My portfolio company didn’t pursue a PPP loan under the Paycheck Protection Program (PPP) because it has access to significant liquidity through the investment fund owning the company. Doesn’t that mean that the portfolio company also can’t pursue the ERC?

No. Qualifying for the ERC is based on entirely different standards than the PPP. Many employers have cash reserves, or liquidity from their investors, to maintain operations without the PPP loan. However, if receipts decline or the business is subject to a governmentally ordered suspension, the employer remains eligible to claim the ERC.

My portfolio company did apply for the PPP loans. I thought that meant it was ineligible for the ERC.

The CARES Act initially precluded employers from claiming an ERC when also taking a PPP loan. However, the CAA retroactively changed the law such that employers can take advantage of both incentives. There are provisions in place to prevent claiming the ERC on the same payroll dollars that were funded with PPP loan proceeds that are ultimately forgiven; however, many employers will find that there’s still an opportunity to claim significant benefits from both programs.

My portfolio company’s gross receipts declined, but I know that the PEG owns other portfolio companies that performed very well during the pandemic. Would I still be eligible to claim the ERC?

Quite possibly. If multiple portfolio companies are sufficiently related to each other to be considered a “single employer,” the companies would be aggregated for purposes of determining whether there was a substantial decline in gross receipts. However, in a traditional private equity structure, there’s typically a sufficiently broad group of investors in the funds that aggregation across portfolio companies wouldn’t be common. The ERC refers to several different sections of the Internal Revenue Code to determine whether multiple related entities should be aggregated into a “single employer” for purposes of the ERC. Where entities don’t have a common corporate parent, or where there aren’t five or fewer individuals, trusts, or estates that own 80% or more of each of the related entities, the entities generally wouldn’t be considered a “single employer,” in which case, the test for whether a company had a significant decline in gross receipts would be applied entity by entity. Fortunately, these same aggregation rules are utilized for other employee benefit programs, so legal counsel for the PEG should be familiar with this evaluation.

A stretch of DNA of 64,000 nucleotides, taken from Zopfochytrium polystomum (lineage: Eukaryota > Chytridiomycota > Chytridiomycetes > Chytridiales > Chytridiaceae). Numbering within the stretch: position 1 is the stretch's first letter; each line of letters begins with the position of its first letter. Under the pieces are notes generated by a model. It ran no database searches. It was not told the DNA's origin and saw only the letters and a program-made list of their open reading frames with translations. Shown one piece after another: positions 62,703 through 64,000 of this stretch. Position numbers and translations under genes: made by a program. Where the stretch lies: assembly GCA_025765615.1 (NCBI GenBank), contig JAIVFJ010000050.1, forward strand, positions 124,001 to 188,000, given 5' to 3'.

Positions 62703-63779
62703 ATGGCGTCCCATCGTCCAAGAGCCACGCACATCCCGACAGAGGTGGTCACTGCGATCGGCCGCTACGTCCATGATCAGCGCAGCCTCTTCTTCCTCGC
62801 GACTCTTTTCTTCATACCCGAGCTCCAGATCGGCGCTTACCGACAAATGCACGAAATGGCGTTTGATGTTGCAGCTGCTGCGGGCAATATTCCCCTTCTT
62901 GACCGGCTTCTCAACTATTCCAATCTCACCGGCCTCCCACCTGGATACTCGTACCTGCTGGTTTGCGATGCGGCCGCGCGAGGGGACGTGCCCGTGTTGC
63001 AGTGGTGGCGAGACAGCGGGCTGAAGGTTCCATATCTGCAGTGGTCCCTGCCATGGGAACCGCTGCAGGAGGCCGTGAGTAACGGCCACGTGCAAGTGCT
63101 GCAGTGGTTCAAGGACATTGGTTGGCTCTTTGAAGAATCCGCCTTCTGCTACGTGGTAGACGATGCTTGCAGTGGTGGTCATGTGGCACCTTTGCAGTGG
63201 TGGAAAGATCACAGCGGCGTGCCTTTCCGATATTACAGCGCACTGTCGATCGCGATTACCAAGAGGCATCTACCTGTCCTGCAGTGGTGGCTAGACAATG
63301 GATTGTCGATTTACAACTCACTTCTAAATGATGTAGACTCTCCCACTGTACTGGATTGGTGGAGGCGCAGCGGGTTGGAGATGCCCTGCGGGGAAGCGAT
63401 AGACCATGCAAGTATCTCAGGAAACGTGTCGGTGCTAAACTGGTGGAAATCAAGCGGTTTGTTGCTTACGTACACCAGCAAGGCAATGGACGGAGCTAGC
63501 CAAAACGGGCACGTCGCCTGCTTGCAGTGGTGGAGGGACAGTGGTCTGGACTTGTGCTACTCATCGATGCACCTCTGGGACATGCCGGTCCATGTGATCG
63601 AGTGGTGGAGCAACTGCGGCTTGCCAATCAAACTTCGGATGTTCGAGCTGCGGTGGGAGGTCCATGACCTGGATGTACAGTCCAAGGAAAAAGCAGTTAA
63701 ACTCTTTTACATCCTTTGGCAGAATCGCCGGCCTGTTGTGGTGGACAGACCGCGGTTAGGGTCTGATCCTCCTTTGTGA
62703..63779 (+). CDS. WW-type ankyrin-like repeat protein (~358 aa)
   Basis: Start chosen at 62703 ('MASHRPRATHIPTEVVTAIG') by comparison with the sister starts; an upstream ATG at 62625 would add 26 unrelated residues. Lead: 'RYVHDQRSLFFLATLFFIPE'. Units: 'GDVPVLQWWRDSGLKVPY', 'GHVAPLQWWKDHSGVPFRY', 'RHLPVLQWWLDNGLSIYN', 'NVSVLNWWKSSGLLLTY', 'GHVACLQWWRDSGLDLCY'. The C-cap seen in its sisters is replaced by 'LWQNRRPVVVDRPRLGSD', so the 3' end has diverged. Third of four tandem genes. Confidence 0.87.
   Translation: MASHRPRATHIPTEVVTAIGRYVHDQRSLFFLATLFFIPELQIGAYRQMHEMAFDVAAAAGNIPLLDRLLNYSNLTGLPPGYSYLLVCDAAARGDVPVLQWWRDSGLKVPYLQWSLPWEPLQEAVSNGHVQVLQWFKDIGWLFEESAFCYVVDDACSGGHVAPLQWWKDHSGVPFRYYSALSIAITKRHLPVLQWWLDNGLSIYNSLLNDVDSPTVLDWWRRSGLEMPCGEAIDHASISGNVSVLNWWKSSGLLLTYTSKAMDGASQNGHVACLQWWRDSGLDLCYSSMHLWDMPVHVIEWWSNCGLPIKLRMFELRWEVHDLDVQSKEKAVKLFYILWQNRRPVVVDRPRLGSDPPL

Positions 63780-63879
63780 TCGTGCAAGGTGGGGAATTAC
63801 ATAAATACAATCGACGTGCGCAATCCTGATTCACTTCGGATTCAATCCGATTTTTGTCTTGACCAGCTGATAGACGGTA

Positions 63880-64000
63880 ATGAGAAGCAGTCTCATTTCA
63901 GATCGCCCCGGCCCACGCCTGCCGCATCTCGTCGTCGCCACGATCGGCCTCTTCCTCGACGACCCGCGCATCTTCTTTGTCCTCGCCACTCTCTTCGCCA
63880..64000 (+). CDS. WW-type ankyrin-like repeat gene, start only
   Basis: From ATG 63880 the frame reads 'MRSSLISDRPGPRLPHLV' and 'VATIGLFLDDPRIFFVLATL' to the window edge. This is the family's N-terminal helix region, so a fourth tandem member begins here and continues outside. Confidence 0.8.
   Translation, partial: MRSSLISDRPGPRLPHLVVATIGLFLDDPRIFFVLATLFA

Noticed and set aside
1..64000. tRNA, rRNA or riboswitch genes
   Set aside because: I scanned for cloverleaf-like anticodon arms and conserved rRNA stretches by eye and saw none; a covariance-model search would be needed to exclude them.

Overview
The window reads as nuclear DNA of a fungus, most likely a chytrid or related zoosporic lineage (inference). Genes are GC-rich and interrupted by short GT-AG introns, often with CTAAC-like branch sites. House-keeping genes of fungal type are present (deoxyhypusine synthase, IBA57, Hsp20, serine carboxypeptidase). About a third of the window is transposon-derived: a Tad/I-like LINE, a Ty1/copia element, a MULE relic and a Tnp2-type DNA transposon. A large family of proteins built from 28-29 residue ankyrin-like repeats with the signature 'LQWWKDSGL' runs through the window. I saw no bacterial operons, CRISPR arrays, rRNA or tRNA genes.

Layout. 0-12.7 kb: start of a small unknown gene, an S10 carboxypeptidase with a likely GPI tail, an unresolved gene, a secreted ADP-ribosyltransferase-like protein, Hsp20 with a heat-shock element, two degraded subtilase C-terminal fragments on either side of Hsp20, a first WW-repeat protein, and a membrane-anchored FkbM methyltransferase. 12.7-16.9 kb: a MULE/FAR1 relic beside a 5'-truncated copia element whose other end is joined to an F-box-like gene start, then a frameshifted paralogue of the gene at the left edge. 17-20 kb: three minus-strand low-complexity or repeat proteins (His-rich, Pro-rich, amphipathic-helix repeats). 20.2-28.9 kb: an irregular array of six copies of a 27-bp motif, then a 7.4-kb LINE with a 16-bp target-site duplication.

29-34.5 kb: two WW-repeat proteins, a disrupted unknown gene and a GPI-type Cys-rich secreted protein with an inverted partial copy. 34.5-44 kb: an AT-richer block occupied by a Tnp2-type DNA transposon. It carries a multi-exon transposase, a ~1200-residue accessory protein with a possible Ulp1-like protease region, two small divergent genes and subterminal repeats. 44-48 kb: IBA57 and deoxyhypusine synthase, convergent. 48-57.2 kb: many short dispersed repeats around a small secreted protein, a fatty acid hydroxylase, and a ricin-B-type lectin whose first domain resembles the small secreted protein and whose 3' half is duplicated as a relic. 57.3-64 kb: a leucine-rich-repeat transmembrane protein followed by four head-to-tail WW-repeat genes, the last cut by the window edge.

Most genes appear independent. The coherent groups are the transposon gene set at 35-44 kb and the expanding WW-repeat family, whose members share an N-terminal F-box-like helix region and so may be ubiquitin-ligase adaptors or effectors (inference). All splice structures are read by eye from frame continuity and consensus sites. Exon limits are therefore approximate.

My PEG owns a large number of portfolio companies. While each of them is relatively small, the combined number of employees across all exceeds 500. Are the portfolio companies subject to the more stringent rules that reduce the ERC credits that are available?